IMF economists Olivier Blanchard and Daniel Leigh take a middle-of-the-road view on the question of stimulus vs. austerity and multipliers vs debt/gdp ratios. They are cogent, if a bit tepid, recommending stimulus, or at any rate "slower consolidation," now and adjustment later. I can't help thinking of Polonius's advice to his son: "Neither a borrower nor a lender be." Easy for a comfortable old miser to say to an impetuous youth.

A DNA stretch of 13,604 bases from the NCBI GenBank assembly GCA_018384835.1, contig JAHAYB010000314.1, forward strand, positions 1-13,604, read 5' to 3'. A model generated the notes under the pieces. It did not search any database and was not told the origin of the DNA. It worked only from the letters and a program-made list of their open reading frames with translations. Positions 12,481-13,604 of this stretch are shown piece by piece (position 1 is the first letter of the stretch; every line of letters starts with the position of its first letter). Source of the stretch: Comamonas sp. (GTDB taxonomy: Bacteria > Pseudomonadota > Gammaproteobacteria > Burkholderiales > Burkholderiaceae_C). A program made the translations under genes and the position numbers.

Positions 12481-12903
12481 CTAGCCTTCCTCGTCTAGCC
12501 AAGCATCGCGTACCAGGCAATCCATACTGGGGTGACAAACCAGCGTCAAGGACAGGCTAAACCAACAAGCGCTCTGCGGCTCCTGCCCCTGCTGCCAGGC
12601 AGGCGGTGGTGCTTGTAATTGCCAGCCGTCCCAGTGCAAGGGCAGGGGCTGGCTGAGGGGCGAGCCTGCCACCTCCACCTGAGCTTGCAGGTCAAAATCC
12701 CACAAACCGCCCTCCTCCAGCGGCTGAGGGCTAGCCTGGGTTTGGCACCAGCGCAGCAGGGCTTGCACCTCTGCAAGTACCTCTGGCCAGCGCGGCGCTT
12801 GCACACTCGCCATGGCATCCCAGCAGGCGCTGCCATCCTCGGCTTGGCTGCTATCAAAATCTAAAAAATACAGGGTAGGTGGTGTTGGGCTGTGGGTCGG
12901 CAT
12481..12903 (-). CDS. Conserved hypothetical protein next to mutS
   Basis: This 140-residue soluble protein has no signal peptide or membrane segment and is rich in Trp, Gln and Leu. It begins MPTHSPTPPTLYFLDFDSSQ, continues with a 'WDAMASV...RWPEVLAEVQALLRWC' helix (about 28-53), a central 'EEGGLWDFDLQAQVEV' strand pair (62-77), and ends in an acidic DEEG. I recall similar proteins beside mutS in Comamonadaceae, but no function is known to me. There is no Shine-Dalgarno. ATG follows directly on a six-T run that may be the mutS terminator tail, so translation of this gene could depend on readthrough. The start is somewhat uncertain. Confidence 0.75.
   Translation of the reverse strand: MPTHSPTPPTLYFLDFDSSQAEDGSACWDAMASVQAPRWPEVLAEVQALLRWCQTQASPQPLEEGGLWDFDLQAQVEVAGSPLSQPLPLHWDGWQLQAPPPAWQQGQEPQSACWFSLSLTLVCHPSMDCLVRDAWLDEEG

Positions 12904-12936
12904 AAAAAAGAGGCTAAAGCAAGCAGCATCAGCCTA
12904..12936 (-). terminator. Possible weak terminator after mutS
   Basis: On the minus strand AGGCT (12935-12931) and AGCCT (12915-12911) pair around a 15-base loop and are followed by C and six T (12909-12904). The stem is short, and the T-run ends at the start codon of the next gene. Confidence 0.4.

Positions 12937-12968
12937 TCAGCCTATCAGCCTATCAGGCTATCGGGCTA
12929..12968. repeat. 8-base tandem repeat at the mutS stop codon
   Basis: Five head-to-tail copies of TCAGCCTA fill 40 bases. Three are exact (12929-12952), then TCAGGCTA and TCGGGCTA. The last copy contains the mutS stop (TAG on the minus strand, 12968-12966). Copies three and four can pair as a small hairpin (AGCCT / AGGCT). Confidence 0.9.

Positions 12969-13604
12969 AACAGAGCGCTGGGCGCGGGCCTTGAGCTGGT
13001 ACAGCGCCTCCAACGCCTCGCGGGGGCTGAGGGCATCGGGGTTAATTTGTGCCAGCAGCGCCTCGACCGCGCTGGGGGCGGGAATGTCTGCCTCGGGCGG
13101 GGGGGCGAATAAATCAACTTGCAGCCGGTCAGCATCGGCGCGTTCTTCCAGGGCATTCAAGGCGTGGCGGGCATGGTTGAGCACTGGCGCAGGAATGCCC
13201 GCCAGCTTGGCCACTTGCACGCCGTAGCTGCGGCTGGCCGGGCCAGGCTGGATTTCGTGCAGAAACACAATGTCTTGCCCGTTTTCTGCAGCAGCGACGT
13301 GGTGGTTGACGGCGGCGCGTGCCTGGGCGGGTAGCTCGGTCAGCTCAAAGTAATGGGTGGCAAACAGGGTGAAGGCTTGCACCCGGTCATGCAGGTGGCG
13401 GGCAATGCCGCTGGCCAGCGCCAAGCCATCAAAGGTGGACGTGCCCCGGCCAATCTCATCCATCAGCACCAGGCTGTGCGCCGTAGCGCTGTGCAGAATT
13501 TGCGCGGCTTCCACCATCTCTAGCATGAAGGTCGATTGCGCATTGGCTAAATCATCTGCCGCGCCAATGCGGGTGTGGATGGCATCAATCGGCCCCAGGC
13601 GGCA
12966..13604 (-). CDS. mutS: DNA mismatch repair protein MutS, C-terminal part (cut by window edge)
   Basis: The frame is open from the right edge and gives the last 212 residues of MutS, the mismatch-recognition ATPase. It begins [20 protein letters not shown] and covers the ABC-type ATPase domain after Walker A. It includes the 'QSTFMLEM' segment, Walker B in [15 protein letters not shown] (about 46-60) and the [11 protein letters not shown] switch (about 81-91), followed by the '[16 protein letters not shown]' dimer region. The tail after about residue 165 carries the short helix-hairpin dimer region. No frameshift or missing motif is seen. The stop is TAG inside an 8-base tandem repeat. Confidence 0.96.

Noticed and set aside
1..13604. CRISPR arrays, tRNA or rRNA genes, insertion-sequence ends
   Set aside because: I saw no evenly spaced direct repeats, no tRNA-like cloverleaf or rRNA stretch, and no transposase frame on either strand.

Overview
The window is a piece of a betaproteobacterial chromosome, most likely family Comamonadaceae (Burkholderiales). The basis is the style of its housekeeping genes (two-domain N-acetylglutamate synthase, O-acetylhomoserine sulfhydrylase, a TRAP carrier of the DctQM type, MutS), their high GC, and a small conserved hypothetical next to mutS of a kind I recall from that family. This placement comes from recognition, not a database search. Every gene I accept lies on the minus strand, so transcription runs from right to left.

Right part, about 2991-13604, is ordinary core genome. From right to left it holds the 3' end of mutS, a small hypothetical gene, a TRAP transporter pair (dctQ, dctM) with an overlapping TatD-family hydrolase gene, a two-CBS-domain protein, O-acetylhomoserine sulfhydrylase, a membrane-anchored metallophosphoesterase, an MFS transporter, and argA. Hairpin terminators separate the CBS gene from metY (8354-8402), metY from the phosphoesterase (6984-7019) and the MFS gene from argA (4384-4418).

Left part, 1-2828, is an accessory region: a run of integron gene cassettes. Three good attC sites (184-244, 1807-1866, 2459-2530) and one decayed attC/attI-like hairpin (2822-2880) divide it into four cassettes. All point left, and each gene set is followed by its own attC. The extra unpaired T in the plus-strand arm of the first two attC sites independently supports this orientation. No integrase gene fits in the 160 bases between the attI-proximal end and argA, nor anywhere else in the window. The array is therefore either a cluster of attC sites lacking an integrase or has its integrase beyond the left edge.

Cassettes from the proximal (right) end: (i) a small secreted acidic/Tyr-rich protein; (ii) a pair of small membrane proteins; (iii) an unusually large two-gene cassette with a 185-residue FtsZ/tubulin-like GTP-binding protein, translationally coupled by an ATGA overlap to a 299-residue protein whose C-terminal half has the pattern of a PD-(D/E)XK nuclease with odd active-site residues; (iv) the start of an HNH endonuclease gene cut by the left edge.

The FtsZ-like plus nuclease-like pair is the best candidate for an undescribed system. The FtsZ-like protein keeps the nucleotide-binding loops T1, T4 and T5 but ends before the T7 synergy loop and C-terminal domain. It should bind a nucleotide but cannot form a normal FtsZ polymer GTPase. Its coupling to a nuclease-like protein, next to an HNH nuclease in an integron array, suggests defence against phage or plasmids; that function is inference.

Meanwhile, the Blanchard-Leigh position seems to have become the default policy position of the European Commission as well. Olli Rehn announced yesterday that austerity pressures on several countries would be reduced. France, which the Commission expects to contract by 0.1% of GDP next year (vs. a French gov't forecast of 0.1% growth) was given a reprieve in its mandate to reduce the budget deficit to under 3% of GDP, It now has two years to accomplish this trick, and in the first year the EC actually expects France's debt ratio to rise to 4.2% from the present 3.9. Unemployment will also continue to rise, contrary to François Hollande's promise to "bend the curve."